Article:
You also have to determine what marital property is, what the difference between marital and separate property is, and what happens when separate property is converted (transmuted) into community property or vice versa. None of which is very easy to do.
As you can imagine, if couples aren’t working with an experienced mediator with a financial background, this part of the divorce process can not only prove difficult, but costly, as there are a significant number of mistakes that can be made during this part of the process.
To learn more about how community property works in Washington, please read: Community Property and Divorce: Not Always 50-50.
Whether you work inside the home or outside of it, have minor children, grown children or are child-free, have been married a short time or have been together for many years, a divorce in the State of Washington using mediation is the best way to peacefully and cost-effectively end your marriage.
Take the next step and book an initial meeting for you and your spouse.
Or if you’re early in the process, learn how you benefit by mediating your divorce.
While both the Divorce Mediation and Arbitration processes involve gathering information, working with multiple parties, and conversations taking place between the participants and a third-party, there is one significant difference between them.
In arbitration, the solution to the parties’ disagreement is decided by the involved third-party. Whereas divorce mediators believe the solution to the parties disagreement lies with them, and helps them come to it on their own.
We feel divorce mediation is a better alternative than arbitration, as it empowers the parties to make the decisions that are in their mutual best interest. Rather than allowing a total stranger to make decisions for them that may or may not work in their particular case.
Shuttle mediation is where the mediator would help the two spouses resolve the relevant divorce issues (parenting plan, child support, alimony, division of assets and liabilities, etc.) without the spouses being present in the same room.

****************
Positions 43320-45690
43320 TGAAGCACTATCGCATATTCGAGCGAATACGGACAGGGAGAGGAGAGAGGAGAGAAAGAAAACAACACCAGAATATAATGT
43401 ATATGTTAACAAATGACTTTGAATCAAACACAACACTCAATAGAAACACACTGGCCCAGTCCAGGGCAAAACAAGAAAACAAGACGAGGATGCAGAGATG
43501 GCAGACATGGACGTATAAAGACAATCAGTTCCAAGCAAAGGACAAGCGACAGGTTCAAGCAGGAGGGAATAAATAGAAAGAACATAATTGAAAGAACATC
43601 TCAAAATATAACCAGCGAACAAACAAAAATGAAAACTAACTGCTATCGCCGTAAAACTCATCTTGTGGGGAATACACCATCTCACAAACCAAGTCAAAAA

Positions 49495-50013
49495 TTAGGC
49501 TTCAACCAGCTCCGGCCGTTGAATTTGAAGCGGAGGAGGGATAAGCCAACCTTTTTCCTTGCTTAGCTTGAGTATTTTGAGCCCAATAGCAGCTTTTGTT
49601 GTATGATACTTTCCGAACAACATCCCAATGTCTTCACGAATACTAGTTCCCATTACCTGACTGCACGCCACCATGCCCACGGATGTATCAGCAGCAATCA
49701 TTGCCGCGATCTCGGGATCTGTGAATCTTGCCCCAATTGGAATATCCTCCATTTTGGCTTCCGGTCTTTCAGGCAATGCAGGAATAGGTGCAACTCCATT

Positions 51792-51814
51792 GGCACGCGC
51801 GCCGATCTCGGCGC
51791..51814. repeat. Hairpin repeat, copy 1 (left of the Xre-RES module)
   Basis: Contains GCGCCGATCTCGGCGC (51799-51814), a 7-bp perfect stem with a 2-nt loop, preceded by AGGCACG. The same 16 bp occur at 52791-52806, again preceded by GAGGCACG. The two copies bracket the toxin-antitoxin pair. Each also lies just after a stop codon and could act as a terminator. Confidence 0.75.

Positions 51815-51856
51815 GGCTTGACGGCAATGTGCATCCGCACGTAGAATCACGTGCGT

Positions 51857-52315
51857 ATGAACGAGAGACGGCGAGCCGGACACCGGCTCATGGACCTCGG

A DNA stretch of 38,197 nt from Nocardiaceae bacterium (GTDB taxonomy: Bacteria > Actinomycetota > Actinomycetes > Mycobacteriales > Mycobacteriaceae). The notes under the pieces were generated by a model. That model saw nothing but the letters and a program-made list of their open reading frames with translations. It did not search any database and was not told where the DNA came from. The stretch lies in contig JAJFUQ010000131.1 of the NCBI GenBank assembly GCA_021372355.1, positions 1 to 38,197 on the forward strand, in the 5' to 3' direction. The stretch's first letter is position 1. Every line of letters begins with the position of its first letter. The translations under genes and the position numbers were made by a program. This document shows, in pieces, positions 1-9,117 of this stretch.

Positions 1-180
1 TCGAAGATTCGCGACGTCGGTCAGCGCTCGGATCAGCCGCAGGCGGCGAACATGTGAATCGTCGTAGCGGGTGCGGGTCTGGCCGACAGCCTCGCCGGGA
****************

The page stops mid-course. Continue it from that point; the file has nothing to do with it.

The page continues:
Shuttle mediation can be useful in cases with special circumstances (where the parties truly do wish to mediate, but they are unwilling or unable to be in the same room at the same time). However, whenever possible, we prefer direct negotiations - working with both spouses at the same time, as we have found this breeds more trust among the parties.
There is no requirement in Washington state for a divorce mediator to be licensed or certified. Virtually anyone can be a divorce mediator. And while that may be a positive in that it can provide Washington state couples alternatives to the adversarial legal system, it's critically important to ensure that the mediator you choose has the proper skills and experience to guide you through your Washington state divorce.
Learn more about how to find a good divorce mediator.
Divorce mediation in Washington requires the parties to both be willing to work together to come to agreement. And while it's perfectly normal for spouses going through a divorce to disagree or have conflict, if the arguing is going to prevent the two of you from having a respectful dialogue, compromising, and coming to agreement, then divorce mediation may not be a viable option.
While both the mediation and collaborative divorce process choose to focus on keeping couples out of court, there are a significant number of ways in which they are different.
That's why we wrote this helpful article about mediation versus collaborative divorce to help you understand better the significant differences between the two, and the advantages that we feel mediation provides.
Divorce mediators come from a variety of different backgrounds. Some divorce mediators are attorneys, so they may refer to themselves as a "divorce mediation attorney." Other mediators are mental health professionals. While others, like Equitable Mediation founder and divorce mediator Joe Dillon, are financial professionals.